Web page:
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Frigidity pp 222-247 | Cite as

Relocating Marie Bonaparte’s Clitoris

  • Peter Cryle
  • Alison Moore
Part of the Genders and Sexualities in History book series (GSX)

Abstract

We make no apology for the fact that our chapter on psychoanalytic understandings of frigidity focuses more on the work of Marie Bonaparte than on that of Freud or any other psychoanalyst. Without doubt, Bonaparte was a Freudian thinker, and Freud’s teleological mapping of feminine pleasure between clitoris and vagina helped structure the ideas of Bonaparte and of all other psychoanalytic thinkers who wrote about female sexuality throughout the first half of the twentieth century. However, Bonaparte warrants a concentrated study, not only because her elaboration of Freudian theory about female bodies into a full theory of frigidity went far beyond anything Freud had dared to envisage, but also because she complicates the history of sexuality to an extraordinary degree. The politics of gender and the medicalization of female sexual lack were for her matters of great subjective importance, and her example shows how such ideas were taken up by the first generation of articulate female intellectuals. She engaged with these issues fruitfully, if problematically and even painfully. When we read the description of female ‘frigidity’ sufferers in the accounts of nineteenth-century doctors, it is difficult to speculate credibly about the experience of those patients when confronted with the medical categories applied to them. In the writings of Marie Bonaparte, on the other hand, we have an account not only of how one woman conceived her own pathology in those terms, but also an insight into how, by theorizing that experience, she contributed to the intellectual psychologization of female sexuality.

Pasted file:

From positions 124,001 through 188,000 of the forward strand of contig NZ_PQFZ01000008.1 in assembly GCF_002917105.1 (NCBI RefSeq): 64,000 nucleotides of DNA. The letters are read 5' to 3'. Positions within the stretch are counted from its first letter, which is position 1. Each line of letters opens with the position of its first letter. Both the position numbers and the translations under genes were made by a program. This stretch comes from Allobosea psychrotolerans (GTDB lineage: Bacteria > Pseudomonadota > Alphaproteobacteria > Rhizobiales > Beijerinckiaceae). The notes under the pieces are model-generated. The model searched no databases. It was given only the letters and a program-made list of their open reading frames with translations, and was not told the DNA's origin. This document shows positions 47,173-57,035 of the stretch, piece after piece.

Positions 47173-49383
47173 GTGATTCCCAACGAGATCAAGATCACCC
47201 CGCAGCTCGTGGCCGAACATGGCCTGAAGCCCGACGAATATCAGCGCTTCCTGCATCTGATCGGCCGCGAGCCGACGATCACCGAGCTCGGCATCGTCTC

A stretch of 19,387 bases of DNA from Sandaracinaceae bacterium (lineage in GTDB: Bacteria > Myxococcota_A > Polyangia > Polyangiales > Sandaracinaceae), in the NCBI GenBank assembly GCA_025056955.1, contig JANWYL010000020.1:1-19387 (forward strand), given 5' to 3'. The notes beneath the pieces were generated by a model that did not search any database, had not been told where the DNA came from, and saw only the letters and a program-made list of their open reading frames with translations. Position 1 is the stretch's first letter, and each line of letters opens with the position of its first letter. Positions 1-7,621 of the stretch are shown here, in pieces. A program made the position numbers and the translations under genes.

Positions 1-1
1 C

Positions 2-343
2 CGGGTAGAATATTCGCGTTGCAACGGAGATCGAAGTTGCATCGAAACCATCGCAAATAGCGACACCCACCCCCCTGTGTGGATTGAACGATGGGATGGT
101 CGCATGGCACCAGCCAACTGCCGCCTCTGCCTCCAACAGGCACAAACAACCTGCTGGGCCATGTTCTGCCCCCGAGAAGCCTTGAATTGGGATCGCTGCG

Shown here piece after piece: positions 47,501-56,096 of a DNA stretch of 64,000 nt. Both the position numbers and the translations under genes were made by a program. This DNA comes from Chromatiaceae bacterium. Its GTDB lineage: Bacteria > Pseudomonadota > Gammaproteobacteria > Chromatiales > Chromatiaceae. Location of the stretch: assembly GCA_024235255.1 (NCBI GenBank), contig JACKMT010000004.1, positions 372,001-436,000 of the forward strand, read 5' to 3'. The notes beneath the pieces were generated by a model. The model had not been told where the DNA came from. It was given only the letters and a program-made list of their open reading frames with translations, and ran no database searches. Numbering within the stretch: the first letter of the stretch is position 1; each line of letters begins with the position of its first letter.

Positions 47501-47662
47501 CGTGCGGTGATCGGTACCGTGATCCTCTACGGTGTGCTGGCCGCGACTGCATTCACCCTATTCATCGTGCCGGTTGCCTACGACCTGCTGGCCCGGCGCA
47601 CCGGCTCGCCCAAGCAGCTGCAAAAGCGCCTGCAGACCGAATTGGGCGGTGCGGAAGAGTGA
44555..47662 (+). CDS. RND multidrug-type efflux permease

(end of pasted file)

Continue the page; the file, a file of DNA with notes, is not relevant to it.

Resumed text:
Keywords

Female Sexuality Sexual Agency Female Orgasm Interwar Period Freudian Theory 
These keywords were added by machine and not by the authors. This process is experimental and the keywords may be updated as the learning algorithm improves.

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Notes

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Copyright information

© Peter Cryle and Alison Moore 2011

Authors and Affiliations

  • Peter Cryle
    • 1
  • Alison Moore
    • 2
  1. 1.University of QueenslandAustralia
  2. 2.Cultural Studies GroupUniversity of Technology SydneyAustralia

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